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HMRC internal manual

Debt Management and Banking Manual

Enforcement action: county court proceedings: judgment summonses: evidence of means

The successful outcome of the judgment summons hearing depends entirely on your ability to satisfy the judge that the judgment debtor has, or has had since the date of the judgment, the means to pay the amount of the judgment summons and has also refused or neglected to pay. It is therefore imperative that you have sufficient evidence of means before you apply for the issue of a judgment summons. The tests to be applied to the evidence must comply with very stringent requirements and the evidence that you will put before the court must be served on the judgment debtor with the judgment summons.

If you prove beyond reasonable doubt that the judgment debtor has had sufficient means to be able to pay since the date of judgment, the court will make a committal order against the judgment debtor. However, the judge will take into account the judgment debtor’s ability to pay now when considering the terms on which to suspend the committal order.

If the judgment debtor has little or no ability to pay now, the order is likely to be suspended either:

  • on payment of very small amounts
  • generally with no order as to payment.

You should bear this in mind when applying for a judgment summons and consider the evidence from both points of view.

Evidence of means now

The most acceptable evidence is clearly evidence of the judgment debtor’s ability to pay now.

The evidence must be in writing (DMBM666550).

The list below is not exhaustive, but evidence of means now might be a combination of examples from the list below. Use as many examples of evidence as you can.

  • Savings such as bank deposit accounts
  • Shares, Government Securities, National Savings Certificates or Premium Bonds
  • ISAs
  • Recent disposal or acquisition of an asset
  • Current earnings through form 36A (you should be prepared to demonstrate that the judgment debtor has disposable income); always satisfy yourself that the information about current earnings looks reasonable, in the event that the judgment debtor challenges it at the hearing. Remember that some judgment debtors may have more than one employment which makes an AEO difficult but can provide good evidence to support a judgment summons
  • Witness statements provided by officers of HMRC who have been present at interviews with the judgment debtor when facts have been discussed which are material to the judgment debtor’s ability to pay (the officer may be called to give evidence personally); see DMBM668060.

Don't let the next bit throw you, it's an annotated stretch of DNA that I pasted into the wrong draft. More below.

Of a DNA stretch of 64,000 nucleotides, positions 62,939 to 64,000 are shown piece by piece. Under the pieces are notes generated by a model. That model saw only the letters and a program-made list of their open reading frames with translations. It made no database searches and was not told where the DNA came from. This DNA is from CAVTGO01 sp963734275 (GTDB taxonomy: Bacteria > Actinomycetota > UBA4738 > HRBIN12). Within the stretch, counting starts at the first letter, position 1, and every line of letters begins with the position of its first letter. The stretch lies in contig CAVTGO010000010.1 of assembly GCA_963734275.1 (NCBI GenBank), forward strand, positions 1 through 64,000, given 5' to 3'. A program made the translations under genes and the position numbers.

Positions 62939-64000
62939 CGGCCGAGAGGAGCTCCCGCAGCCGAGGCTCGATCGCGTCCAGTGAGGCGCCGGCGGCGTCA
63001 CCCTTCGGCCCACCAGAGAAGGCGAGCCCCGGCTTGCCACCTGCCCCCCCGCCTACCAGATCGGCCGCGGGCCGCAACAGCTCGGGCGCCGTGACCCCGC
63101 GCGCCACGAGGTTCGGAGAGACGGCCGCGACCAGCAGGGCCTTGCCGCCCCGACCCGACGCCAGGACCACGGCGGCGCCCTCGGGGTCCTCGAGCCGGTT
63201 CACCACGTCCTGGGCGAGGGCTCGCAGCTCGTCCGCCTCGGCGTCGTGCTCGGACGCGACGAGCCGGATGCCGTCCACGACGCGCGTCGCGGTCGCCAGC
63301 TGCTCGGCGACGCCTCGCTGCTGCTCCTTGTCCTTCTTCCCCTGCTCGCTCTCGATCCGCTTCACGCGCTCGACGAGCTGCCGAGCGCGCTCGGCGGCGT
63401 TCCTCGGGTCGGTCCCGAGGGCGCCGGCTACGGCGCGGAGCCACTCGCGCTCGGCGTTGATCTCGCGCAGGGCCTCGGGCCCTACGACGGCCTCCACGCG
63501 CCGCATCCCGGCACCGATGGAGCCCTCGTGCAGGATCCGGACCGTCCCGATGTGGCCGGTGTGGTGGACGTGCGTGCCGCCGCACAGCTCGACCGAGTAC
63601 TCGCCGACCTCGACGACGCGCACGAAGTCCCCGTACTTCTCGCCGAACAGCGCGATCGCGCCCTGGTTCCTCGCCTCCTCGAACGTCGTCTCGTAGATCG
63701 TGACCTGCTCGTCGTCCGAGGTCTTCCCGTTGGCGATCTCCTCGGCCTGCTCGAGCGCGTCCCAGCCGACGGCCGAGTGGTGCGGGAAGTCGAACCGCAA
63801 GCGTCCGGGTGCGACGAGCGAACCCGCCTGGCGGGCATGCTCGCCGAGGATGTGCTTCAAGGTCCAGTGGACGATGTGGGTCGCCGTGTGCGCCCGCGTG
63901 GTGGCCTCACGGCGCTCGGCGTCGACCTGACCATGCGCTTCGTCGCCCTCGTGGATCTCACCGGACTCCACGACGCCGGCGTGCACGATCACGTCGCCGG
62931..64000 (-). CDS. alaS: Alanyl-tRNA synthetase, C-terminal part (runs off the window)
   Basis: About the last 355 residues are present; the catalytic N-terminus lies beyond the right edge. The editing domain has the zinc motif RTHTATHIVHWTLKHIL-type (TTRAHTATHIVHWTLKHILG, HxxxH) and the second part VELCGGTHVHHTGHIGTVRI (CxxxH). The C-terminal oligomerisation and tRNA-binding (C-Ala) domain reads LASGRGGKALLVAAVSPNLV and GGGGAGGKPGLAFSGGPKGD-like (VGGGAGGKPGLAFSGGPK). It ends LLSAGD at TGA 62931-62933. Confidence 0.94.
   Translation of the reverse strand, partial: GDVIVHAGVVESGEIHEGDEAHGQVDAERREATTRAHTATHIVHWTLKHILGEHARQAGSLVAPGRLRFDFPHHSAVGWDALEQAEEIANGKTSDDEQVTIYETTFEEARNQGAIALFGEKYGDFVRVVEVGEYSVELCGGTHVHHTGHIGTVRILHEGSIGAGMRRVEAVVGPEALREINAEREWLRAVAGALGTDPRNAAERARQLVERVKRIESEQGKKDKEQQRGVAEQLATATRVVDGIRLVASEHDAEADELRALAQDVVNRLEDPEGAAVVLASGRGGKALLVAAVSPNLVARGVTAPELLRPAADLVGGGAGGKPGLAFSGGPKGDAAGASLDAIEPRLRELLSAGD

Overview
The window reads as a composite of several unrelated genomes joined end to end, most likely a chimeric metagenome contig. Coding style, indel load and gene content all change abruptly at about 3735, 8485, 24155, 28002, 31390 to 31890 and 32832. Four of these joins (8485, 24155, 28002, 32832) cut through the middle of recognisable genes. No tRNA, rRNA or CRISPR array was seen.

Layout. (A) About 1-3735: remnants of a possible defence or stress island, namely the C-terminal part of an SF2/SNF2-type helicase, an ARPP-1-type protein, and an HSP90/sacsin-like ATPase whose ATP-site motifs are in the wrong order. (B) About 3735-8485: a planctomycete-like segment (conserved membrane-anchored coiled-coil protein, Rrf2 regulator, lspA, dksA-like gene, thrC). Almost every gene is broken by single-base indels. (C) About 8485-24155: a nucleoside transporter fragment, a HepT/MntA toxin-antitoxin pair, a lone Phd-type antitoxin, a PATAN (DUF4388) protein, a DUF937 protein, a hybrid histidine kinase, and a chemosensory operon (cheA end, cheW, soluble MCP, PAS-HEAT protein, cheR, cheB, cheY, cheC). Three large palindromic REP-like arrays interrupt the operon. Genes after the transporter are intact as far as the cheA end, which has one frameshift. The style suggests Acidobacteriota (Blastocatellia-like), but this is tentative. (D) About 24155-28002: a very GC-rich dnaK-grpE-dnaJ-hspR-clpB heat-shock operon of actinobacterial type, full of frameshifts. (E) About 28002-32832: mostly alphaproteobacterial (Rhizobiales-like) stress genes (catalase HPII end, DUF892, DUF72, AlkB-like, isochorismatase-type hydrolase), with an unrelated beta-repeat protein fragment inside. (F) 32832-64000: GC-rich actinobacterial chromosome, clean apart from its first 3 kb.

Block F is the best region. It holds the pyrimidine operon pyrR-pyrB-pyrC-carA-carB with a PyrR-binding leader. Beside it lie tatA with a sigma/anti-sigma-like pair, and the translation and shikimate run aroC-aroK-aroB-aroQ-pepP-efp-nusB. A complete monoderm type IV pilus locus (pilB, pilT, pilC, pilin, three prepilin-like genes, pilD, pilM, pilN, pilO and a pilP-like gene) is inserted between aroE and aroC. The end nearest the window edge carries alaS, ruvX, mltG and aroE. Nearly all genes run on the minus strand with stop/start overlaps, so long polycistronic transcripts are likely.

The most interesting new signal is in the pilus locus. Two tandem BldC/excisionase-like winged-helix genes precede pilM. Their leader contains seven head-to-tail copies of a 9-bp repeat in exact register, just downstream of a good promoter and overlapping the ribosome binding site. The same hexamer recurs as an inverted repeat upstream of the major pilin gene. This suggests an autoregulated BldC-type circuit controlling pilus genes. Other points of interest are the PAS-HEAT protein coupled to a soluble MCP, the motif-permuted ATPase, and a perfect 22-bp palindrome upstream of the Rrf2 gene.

• Current contracts and payments under the Construction Industry Scheme from information provided to the Construction Industry Scheme Processing Centre
  • Work in progress from information held locally, such as adverts in the local press, signs up in gardens and so on
  • Statement of means provided by the debtor since judgment (but not obtained as a result of an order to attend court to obtain information); normally this will be on the Statement of County Court Judgment Debtor’s Circumstances (DMBM666550)
  • Unearned income received
  • Interests in property
  • Information from the judgment debtor’s tax return

Evidence of means since the date of judgment or order

Remember that to secure a committal order you need to prove that the judgment debtor has had the means to comply with the court’s order since the date of judgment. If this date was some time in the past then that part of the evidence does not have to be up to date. Evidence of ability to pay since the date of judgment will be sufficient to secure a committal order. In addition to the list above, you should also consider either:

  • forms P45 and P14 from each employment
  • tax returns for any period since the date of judgment.

Further evidence of means that comes to light after the judgment summons has been served

After you have filed your original evidence with the judgment summons, you may discover further evidence of the judgment debtor’s ability to pay and you may wish to include it in the evidence to be heard by the court. If so, you should immediately make an application to the court for permission to file and serve it on the judgment debtor. Make your application under CPR23 on form N244. Serve the further evidence by first class post, even though the original evidence may have been served personally.

If you are unable to serve the further evidence within three days of the hearing, you should take sufficient copies of the evidence with you to the hearing and ask the judge to admit it in evidence. The judge will decide whether it may be admitted.